Given this is the big picture of the hearts and minds war you have two main tactics to protect your community of political allies. As the Continental Congress or the British Parliament you need to show your constituents that you care about them and support them. This means troops, so sending even one CU solves the entire isolation issue or for the British connecting them to a port and the British navy. Failure to support your 'political capital' as represented by the PC markers puts your people or said another way your level of political support at severe risk.

The other important tactic is the discard for the removal of a PC markers. This is meant to show, as cited in my design notes, the low level combat that was the essence of the war. The ability of a surrounded cluster to put the situation in flux again by attacking adjacent spaces puts the group back into a potential expansion mode that generates another wave of revolutionary energy. 

So remember, especially when playing your last card; make sure that the battle or maneuver that you are planning is more valuable than just removing one enemy PC marker and preserving a large concentration of PC markers. Another similar tactic for the Americans is saving the second reinforcement for a late turn play and just stick a 1 CU army in the middle of a key PC concentration.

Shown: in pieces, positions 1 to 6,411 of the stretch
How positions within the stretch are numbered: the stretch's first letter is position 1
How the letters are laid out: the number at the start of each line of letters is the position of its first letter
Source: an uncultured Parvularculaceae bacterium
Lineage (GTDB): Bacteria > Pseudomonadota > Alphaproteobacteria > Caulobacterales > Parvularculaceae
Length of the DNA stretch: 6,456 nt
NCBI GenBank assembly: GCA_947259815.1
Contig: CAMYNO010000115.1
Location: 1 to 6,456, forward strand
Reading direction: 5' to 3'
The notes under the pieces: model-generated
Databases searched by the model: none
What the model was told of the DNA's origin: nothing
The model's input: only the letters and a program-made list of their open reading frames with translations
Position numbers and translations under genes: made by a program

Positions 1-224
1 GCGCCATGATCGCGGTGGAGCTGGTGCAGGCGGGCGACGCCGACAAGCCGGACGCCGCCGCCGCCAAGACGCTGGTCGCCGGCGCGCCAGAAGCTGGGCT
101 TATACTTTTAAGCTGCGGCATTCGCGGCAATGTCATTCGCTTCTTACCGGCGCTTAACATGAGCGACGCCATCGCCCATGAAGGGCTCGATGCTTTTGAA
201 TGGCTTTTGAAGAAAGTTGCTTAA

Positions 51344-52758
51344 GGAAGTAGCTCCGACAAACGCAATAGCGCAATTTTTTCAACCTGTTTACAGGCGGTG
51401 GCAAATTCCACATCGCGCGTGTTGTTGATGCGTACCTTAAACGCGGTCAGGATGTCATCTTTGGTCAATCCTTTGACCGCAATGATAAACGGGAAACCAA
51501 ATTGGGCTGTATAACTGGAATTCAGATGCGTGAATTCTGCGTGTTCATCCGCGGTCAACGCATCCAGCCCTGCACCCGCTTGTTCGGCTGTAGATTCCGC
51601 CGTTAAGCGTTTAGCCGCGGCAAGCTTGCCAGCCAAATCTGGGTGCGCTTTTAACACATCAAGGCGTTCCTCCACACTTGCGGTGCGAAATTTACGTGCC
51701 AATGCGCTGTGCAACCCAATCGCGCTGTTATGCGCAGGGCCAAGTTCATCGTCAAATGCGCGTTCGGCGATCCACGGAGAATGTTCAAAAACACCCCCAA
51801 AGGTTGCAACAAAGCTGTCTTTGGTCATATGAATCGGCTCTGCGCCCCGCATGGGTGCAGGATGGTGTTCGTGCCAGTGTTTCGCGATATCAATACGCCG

Last edited on 2010-03-17 06:54:10 CST (Total Number of Edits: 13)
Mark Herman
RPardoe wrote:
asfhgwt wrote:
Sorry, I see no real difference between a cluster of 10 connected cities with a hole in the middle and one with no hole.

Or perhaps this isn't the game for you. Within the rules of the game, there is a difference between 10 connected cities connected to a liberty and 10 connected cities that have none, so I play to avoid that situation if possible. There are events (Declaration of Independance) that do have some risk, so borrowing from Go again - nice to try to leave two liberties for a group of PCs (without military support) to counter these threats.

Note that there is a difference between the Americans and the British in this regard. Trying to use the GO tactic of leaving two MEI (or eyes) is very vulnerable in Washington's War. Unlike GO you have maneuver forces, so if a PC concentration had an empty space, or two, in its midsts, an army could just move into those empty spaces which would convert during the political phase. The new PC just placed is not isolated because it is supported by an army and the surrounding enemy PC markers, assuming that they were surrounded by a set of enemy PC markers would collapse due to isolation. 

The GO mechanic that I used is significantly modified so GO strategy does not translate smoothly into WWR. Think of yourself in the game as the Continental Congress or Parliament. The PC markers represent political constituents who are all clamoring for support. As a group reaches critical mass its voice is louder than the others and if you fail to support them they can go silent.


Posted by markherman at 7:37 PM EDT